Sometimes however, even if not as much this season, the Panthers play tough in hard games.

They just don’t seem to be showing much capacity to do so this year. And aside from the still underrated loss of Hardy (on the NFL’s exempt list, practicing some rap while hoping badly to beat the rap against him on appeal from an initial trial with no jury, when the now delayed case finally goes to a jury trial after the NFL season), and the seemingly overly tense and mechanical play of quarterback Cam Newton, this team may have made some poor offseason moves, and they’ve lost a few key players to injury.

Nevertheless, this is a division game. It’s not a near foregone conclusion that the Saints win. They’ve battled the Saints tough before when they’ve been a worse team than the Saints; and the Saints, playing well right now, have been up and down this season.

Though they don’t show anywhere near championship caliber energy – one of the many things that distinguishes the Panthers from the Seahawks, who they keep losing late leads and close games at home to – this is a chance at some redemption against these Saints for the big cats from Charlotte; and a shot, long shot though it may be with a team that is not very good, at pulling something out this season.

This game could be all over the place, and it’s not a great call given the Panthers’ lackluster play and the Saints home record and general focus. But this is the Panthers’ game, or it’s their season. They do have the capacity to play well, and despite losses, their defense still has the capacity to hold the Saints in check.

Keep in mind that if the Panthers do somehow win, it would be the fourth consecutive home loss for the Saints. Who, until this season (two weeks ago, specifically) had never lost three home games in a row under head coach Sean Payton, now in his 9th NFL season. (Though one of those seasons Payton was required to sit out for some Bountygate hanky panky, for which NFL Roger Commissioner was later scolded, and Payton somewhat exonerated).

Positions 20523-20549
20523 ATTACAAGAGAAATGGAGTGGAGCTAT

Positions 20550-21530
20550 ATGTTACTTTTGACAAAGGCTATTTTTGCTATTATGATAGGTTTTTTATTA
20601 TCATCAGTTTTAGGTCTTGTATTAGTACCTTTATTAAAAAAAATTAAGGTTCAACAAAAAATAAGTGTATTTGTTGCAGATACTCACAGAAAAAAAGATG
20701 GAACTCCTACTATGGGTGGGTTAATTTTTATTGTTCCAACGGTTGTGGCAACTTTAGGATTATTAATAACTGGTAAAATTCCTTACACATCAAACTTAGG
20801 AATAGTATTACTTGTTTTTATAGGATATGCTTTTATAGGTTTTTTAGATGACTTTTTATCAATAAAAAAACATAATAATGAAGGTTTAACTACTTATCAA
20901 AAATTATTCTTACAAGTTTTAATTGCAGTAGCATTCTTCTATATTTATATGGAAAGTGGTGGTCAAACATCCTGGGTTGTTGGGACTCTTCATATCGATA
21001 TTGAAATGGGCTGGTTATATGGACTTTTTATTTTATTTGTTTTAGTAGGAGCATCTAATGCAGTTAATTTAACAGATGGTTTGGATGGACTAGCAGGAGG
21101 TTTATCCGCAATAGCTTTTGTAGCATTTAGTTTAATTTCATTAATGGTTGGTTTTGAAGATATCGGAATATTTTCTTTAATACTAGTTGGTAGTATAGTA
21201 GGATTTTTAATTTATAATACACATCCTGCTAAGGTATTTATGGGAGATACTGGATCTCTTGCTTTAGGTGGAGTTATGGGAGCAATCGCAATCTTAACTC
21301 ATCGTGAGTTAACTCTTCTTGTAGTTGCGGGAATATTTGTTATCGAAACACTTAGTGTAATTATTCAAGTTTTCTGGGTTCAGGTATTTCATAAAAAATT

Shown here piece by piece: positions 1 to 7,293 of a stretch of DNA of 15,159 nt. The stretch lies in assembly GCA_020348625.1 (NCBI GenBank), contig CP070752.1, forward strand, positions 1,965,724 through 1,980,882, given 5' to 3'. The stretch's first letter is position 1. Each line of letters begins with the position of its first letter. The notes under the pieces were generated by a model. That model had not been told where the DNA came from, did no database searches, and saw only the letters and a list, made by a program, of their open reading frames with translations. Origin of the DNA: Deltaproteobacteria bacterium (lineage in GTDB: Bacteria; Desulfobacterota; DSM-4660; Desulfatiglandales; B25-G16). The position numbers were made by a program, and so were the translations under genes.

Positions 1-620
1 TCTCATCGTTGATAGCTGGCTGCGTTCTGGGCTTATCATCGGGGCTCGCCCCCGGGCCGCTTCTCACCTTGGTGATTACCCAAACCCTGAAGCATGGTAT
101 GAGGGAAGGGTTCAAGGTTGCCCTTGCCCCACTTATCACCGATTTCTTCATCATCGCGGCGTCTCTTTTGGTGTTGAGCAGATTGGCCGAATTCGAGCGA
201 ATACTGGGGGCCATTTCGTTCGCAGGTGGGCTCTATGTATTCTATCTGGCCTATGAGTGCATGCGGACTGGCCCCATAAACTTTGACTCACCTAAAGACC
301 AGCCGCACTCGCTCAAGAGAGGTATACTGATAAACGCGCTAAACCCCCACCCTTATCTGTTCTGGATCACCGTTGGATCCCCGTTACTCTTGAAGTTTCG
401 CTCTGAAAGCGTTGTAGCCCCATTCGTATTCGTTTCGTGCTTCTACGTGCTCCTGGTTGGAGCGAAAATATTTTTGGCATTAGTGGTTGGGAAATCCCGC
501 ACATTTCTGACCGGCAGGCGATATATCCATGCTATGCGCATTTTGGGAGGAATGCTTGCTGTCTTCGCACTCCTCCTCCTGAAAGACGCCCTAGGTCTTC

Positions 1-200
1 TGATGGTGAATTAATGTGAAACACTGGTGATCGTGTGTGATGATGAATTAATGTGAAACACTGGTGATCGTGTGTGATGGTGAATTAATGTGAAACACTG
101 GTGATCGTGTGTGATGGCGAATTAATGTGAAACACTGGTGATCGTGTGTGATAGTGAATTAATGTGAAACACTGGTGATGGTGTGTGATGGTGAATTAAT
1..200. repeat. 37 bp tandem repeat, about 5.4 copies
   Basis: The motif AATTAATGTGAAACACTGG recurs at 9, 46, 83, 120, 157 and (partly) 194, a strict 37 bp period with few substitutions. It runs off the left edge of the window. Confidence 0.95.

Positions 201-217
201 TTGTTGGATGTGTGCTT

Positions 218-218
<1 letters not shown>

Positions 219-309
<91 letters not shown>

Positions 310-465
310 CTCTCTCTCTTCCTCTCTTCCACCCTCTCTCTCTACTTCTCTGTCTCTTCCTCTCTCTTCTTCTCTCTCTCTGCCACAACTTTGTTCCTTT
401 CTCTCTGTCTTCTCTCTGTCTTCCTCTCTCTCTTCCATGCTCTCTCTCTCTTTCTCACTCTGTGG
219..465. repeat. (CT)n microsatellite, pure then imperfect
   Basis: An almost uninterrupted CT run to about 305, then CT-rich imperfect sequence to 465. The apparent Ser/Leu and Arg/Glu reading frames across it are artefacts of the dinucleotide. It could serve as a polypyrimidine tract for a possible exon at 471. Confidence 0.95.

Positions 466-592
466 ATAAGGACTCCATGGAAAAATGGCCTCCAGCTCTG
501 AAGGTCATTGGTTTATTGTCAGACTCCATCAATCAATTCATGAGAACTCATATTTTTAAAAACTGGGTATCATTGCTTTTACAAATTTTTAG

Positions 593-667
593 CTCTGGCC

Still, here’s to the big cat underdogs to show some divisional spark:

Pick: Panthers

Buccaneers (+10) at Lions

The Bucs are at the bottom of the NFC South, where the two division leaders are at 5-7, and the third place team, the aforesaid Panthers, have 3 wins and 1 tie.

Still, the Bucs, even under former head coach Greg Schiano, were a team that on several occasions went into the stadiums of much better teams, and battled close or won outright. (In fact, late in quarterback Russell Wilson’s second season last year, the otherwise lagging Bucs were almost the first team to beat him in Seattle since he entered the league, losing in overtime.)

And while former Bears head coach Lovie Smith might have been a little overrated, and proclamations of how good the Bucs were going to be this season (seemingly long forgotten, like sand beach castles down by the edge of an incoming tide, washed over and gone from memory) greatly inaccurate, they have shown a few signs of playing some good teams tough, and might finally be improving.

No upset picks this week. But this would be the type of game – though in a tough battle for the division or a wild card, Detroit can’t really afford it – where an unexpected upset could happen. A 10 point (or more) loss looks very plausible. But so does a close game.